CW: discussion of eating disorders, ed-related thoughts, mild mention of behaviours.
I am writing this series of posts on race and eating disorders for a few of reasons:
- The National Eating Disorder Information Centre (Canada) just put on Eating Disorder Awareness week and the National Eating Disorder Association’s (USA) ED awareness week is at the end of the month; this year’s theme is “It’s Time to Talk About It”.
- I’m the only person of colour in my treatment program (to my knowledge) and have been noticing that the medical system is lacking in critical analysis of eating disorders.
- I hope women of colour who are reading this and may be struggling feel less alone.
Part I: Compare and despair
I watched all the thin, white women lined up in rows, partially covered in spandex, sweating, breathing – with each other, with me. I long to be like them. I am at the point where I know I can never starve myself to be 5’9”, blonde and an entirely different race. I know this, but it doesn’t stop the compulsive jealousy. I study them, I envy them. I stop breathing. What does my envy and my hunger accomplish? I shrink, literally, but more importantly, I shrink on the inside. My ex-boyfriend used to tell me he was watching my soul fade away. I often think of a summer day in 2012, I was just waking up from a nap and he told me I’d become bones and nothing else. I took it as a compliment in my fucked up state of mind. I had never seen anyone look so sad as he did at that moment. He told me I was fading in a way that he knew he couldn’t stop it and I didn’t want to. I remember losing myself that year, in search of something that I will never be. I am still searching, but I am finding direction. I move toward something nourish me, something that will create a live worth living.
For the majority of my life, I have attempted to shrink, to tone myself down, to fit into the image of femininity that is deeply rooted in misogyny. I aimed to be quiet, docile, weak, small, chill. The perfect woman is free from want. Therefore, I stopped wanting. I turned off my desire. I gave everything in myself, and whenI ran empty, I scooped out every bit of myself and offered it to anyone and anything that I thought may fill the void.
Part II: Not so black and white
The world is not made for us. When I say world, I do not mean the natural world, I don’t mean our human bodies. Those do belong to us, we are the stars and earth and water. We are also fire. Birth and death and rebirth. The world that doesn’t belong to us has been created with our destruction in mind. My ancestral roots and deep and vast; the span the globe and exist in ancient texts and slave trade routes, in agrarian societies and plantations, The society we live in – from its economic structures, to academia and institutions, has been created to serve certain groups at the detriment to the rest. These systems are also detrimental to the majority of those they are supposed to serve. Toxic masculinity, capitalism, and white supremacy also hurt those that they appear to benefit.
There is radical sense of relief that comes from realizing, accepting and possibly embracing this truth. Yes, the world is not made for me, but here I am. I exist in spite of it. I may even be able to thrive in spite of it.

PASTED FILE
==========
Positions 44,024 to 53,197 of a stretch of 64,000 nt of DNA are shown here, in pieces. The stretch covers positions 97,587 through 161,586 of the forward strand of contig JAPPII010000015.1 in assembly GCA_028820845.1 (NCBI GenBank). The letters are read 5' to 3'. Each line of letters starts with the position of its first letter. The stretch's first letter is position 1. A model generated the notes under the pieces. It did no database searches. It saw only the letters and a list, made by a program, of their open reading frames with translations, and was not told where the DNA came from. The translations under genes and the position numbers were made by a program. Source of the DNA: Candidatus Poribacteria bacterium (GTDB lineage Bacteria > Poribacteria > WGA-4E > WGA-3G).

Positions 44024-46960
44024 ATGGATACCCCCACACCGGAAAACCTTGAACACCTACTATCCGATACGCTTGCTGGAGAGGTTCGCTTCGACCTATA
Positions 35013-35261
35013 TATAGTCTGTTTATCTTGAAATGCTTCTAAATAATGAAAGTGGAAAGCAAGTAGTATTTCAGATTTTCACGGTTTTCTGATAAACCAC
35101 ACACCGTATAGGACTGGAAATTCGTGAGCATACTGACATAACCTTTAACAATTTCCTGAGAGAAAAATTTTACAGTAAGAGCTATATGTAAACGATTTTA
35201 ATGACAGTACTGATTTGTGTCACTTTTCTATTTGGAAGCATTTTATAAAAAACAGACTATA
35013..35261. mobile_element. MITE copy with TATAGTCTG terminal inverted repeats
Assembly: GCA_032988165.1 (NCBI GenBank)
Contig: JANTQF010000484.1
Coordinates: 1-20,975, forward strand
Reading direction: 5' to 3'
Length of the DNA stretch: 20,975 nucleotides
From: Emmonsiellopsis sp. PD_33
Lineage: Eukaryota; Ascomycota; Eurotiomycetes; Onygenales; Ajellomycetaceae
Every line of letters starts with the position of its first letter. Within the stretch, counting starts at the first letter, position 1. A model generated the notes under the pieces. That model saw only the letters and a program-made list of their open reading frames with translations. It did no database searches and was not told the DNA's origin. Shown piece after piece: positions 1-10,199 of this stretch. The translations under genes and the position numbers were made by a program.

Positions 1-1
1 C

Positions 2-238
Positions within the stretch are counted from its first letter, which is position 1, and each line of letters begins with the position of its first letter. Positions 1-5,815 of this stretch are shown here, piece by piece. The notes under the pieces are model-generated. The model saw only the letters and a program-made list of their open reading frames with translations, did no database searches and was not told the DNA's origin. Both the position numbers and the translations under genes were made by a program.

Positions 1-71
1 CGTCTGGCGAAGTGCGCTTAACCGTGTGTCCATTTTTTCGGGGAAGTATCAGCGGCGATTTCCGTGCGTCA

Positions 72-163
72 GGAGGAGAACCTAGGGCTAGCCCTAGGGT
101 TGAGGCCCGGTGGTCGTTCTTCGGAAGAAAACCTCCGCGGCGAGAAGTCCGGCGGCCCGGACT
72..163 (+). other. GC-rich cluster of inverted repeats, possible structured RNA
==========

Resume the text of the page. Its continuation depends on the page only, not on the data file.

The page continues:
Indulge my slightly bitter nostalgia for a moment: I was 15 and with a new group of classmates. The topic of mixed race people came up but I had not not mentioned that I was mixed. A girl in my class stated that she found interracial relationships “disgusting” because you “never know what you’re going to get” and “black (men) are gross.” Obviously, this girl was a budding young racist and I felt terrified to speak up. One of the other white kids in the class made some comment about how people can do what they want and the conversation moved on. This was one of the instances that lead to years of me wanting to change my last name, dye my hair, bleach my skin and deny my heritage. Up until recently, this memory along with countless others of white folks either condemning PoC or exoticfying us would cause my stomach to drop and my chest to tighten. However, I have recently turned a corner. It could be slowly entering recovery again after a relapse into anorexia, it could be that I have dated one too many white dudes who found my horror at the rise in racism and xenophobia inconvenient, or maybe it’s part of growing older and learning. Whatever it is, I am quietly learning to celebrate myself and my browness. I will never be a white girl. I will never fall neatly into any racial category. A mixed race pal in high school used to say, “We’ll never be white enough and we’ll never be brown enough”, she had insight that I am only just learning. She was amazing and mature for 16 and refused to “pick a side”. She would call out our dance teacher for her eurocentric (and frankly, racist) style of teaching, she refused to identify as one race and she proudly embrace her multi-ethnic identity. These are the women I hold in my heart long after we lose touch. These are the women I carry with me every time someone asks “what are you?” These are the women I allow to lift me up when I want to starve myself into whiteness. I am thousands of years of women – strong and vulnerable, hard and soft. I cannot erase or shrink that unless I am willing to dishonour them.